German carmaker Volkswagen has agreed to a $4.3bn (£3.5bn) settlement with US prosecutors over its diesel emissions cheating.
It is the largest ever fine imposed on an automaker in the US and includes a criminal fine of $2.8bn along with civil penalties of $1.5bn.
Six former Volkswagen executives and managers were also indicted by prosecutors on 11 January over their role in the scandal, including three former heads of engine development.
"These individuals all held positions of significant responsibility at VW, including overseeing the company's engine development division and serving on the company's management board," US Attorney General Loretta Lynch said in a statement.
"Over the course of a conspiracy that lasted for nearly a decade, they seriously abused those positions."
The latest fine comes on top of the $15bn settlement VW agreed with environmental authorities and car owners in the US last year.
As part of the settlement, VW is pleading guilty to participating in a conspiracy to defraud the United States and violating the Clean Air Act.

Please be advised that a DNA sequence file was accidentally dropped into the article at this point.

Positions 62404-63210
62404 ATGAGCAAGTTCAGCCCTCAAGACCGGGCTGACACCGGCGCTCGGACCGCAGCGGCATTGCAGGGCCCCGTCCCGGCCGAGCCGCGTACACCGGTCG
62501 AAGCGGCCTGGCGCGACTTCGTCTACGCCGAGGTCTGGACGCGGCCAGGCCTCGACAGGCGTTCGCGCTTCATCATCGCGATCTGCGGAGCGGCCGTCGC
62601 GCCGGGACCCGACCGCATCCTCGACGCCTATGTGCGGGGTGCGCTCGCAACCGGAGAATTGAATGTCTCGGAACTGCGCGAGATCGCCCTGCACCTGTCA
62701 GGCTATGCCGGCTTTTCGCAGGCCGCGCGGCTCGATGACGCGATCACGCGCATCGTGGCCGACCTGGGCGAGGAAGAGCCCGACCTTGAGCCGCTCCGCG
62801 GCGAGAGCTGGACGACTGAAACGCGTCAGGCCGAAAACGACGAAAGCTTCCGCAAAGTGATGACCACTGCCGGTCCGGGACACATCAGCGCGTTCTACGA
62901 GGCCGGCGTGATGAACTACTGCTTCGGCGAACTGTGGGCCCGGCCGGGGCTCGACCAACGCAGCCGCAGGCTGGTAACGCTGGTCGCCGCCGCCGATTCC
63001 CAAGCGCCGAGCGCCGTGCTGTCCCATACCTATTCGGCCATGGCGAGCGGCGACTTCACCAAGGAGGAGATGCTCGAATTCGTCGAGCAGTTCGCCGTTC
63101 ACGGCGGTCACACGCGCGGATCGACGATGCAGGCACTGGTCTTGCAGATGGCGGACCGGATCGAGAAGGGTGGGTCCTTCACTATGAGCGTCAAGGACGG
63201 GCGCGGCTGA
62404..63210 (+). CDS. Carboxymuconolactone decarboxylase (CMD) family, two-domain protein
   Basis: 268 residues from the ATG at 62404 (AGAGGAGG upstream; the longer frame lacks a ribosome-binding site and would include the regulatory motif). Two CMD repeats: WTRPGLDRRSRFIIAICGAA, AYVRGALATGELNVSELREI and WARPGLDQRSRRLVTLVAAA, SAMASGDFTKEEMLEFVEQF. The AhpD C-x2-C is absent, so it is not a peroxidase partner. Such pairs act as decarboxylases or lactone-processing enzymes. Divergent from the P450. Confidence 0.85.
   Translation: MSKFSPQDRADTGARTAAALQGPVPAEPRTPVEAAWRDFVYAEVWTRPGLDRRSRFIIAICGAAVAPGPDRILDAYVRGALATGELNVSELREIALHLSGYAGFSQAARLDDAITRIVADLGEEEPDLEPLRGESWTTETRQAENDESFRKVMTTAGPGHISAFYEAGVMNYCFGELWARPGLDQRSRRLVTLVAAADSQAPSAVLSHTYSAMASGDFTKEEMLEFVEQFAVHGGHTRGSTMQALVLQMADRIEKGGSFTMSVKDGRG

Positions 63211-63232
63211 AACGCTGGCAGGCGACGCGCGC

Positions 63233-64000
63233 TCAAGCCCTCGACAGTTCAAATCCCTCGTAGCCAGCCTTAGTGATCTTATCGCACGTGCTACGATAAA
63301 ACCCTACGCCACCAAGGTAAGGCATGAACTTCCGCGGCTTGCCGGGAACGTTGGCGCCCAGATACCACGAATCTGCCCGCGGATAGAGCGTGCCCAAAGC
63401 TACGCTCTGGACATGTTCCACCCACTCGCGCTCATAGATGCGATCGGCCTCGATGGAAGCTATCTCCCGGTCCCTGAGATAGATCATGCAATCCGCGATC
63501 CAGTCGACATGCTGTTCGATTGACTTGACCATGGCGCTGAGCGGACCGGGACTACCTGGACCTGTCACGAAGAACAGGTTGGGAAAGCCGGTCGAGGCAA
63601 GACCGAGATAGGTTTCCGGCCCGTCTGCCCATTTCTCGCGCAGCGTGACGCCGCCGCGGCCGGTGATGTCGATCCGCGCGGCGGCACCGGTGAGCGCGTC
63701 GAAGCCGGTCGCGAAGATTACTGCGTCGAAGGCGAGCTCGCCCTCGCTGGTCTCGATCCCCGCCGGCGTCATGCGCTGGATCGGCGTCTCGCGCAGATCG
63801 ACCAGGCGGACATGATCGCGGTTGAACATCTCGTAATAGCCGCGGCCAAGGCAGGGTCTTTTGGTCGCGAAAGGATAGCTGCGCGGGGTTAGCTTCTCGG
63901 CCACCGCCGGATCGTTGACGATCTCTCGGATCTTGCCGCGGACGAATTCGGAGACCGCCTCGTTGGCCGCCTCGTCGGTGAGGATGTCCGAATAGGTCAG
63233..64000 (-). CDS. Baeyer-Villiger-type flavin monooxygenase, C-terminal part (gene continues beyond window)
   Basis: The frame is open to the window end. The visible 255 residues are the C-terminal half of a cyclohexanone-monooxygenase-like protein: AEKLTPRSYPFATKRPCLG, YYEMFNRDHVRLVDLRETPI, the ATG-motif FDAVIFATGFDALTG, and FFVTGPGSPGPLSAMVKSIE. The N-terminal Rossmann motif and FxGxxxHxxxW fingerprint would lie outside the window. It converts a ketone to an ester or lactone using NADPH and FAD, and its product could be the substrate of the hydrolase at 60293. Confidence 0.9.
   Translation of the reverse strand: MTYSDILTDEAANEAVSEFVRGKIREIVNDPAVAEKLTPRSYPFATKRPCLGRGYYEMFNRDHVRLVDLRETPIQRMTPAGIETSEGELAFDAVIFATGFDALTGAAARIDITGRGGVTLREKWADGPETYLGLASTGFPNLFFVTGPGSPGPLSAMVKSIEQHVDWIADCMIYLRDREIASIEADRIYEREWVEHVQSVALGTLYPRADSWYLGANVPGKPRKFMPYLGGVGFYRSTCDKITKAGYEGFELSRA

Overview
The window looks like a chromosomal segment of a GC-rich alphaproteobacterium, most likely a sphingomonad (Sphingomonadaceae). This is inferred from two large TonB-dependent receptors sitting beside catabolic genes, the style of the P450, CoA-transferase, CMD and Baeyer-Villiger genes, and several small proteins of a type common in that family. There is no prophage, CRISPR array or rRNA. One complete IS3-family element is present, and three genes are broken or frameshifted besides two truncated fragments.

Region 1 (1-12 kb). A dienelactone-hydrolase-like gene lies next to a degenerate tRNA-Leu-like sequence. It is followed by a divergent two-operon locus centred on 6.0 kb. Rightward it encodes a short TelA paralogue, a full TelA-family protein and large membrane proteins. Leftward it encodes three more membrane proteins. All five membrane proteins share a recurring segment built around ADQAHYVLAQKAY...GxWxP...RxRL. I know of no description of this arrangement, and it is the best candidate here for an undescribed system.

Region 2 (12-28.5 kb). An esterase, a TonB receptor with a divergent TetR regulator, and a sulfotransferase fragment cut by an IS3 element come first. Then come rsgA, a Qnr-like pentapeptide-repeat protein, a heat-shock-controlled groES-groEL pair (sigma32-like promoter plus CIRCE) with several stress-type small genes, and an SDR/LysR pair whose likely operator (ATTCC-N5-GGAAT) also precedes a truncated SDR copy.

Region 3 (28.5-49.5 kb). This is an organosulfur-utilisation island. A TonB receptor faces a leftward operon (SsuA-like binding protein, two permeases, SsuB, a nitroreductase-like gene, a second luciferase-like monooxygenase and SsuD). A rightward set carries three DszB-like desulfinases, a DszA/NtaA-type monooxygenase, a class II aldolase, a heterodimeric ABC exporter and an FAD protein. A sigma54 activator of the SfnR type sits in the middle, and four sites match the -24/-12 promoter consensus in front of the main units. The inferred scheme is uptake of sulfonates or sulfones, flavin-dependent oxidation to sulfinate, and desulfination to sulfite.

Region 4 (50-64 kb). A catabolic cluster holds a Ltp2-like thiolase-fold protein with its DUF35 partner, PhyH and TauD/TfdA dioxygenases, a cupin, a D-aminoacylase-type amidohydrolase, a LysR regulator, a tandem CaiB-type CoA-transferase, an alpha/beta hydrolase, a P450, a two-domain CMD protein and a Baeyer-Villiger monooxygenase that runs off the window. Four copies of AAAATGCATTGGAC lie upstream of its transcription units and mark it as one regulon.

It is also pleading guilty to obstruction of justice and the import of goods into the US by false statements.
VW chief executive Matthias Mueller said the company "deeply regrets" its conduct over the course of the emissions scandal.
"Since all of this came to light, we have worked tirelessly to make things right for our affected customers and have already achieved some progress on this path," he said in a statement.
"The agreements that we have reached with the US government reflect our determination to address misconduct that went against all of the values Volkswagen holds so dear."
VW chairman Hans Dieter Poetsch added: "We are no longer the same company we were 16 months ago. The supervisory board and the management board have faced up to past actions."
The Department of Justice announced that VW will be placed on probation for three years in the US and will be monitored by an independent body to make sure it complies with ethical standards.